Dubai: A teddy bear hospital has been launched in the UAE where children can check-in with their ‘sick’ teddies, the first of its kind facility in the UAE to help minors overcome anxiety while seeing a doctor.
In the opening session, teddy bears underwent a ‘CT scan’, and were led into the surgery ward to get anaesthetics before their operation.
The Mohammed Bin Rashid University of Medicine and Health Sciences (MBRU) here houses the hospital which is a part of a programme designed to teach school children hands-on about medical procedures and to decrease any preconceived fears of doctor visits, Khaleej Times reported.
Vice-President and Prime Minister of the UAE and Ruler of Dubai Sheikh Mohammed bin Rashid Al Maktoum attended the first session of the hospital along with four children.
The Teddy Bear Hospital session kicked off with the children changing into their personalised scrubs.
Then they were led to the Simulation Centre by the team and a number of MBRU medical students where they checked-in their teddy bears into the hospital.
Upon admission, the children met the doctors to discuss their bear’s medical situation. They awaited their respective teddy bear at the observation room where they were brought out with an intravenous (IV) drip and bandages.
They discussed with doctors their teddy’s medical results after getting medical reports and the image from the CT scan.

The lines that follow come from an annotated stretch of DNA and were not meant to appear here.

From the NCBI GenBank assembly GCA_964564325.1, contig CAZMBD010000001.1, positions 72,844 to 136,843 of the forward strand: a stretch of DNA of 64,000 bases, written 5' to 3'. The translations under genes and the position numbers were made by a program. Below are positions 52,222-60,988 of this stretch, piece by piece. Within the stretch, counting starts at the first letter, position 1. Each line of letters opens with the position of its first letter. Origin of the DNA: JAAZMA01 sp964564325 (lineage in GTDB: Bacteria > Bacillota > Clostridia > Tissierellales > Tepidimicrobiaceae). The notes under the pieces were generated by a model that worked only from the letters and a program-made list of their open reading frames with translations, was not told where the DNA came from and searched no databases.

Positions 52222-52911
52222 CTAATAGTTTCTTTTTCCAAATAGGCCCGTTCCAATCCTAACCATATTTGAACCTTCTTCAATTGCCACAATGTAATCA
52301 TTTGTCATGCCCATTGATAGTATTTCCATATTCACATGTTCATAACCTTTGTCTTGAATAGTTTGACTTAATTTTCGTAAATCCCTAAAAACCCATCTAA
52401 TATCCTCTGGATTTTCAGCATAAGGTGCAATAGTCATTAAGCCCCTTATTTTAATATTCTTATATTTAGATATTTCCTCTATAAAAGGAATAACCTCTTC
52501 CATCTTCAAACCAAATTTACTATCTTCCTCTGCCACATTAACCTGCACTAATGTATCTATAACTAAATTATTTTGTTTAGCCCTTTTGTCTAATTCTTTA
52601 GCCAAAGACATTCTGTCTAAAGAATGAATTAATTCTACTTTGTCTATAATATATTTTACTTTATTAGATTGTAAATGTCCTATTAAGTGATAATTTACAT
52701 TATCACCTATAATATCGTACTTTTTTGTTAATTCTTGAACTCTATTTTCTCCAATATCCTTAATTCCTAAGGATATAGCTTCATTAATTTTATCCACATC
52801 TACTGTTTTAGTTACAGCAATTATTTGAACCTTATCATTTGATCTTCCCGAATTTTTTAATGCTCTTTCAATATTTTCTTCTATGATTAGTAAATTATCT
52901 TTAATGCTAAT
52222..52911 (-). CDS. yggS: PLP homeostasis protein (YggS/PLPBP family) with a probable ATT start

The Teddy Bear Hospital merely began as an idea submitted to Mohammed Bin Rashid Smart Majlis titled “Create a class in school to treat sick toys”, the report said.
The idea was then directed to Knowledge and Human Development Authority (KHDA) for review. After studying the initial idea, the KHDA directed it to the MBRU in order to study its feasibility.
The MBRU’s simulation team re-engineered the initial idea and Teddy Bear Hospital came to life.
Helen Henderson, lead simulation educator at MBRU said: “Teddy Bear Hospital creates a unique educational opportunity for children across the UAE. It’s a great initiative, and one of its kind in the country. The programme introduces children to the basics of healthcare through firsthand experiences where we aim to downplay the fear children experience when they go to hospitals”.
“We want to diminish any negative feelings of anxiety the children experience when visiting a doctor. In the future we hope to tie this programme with the school curriculum, and make it a part of the overall education experience in the UAE,” Henderson added.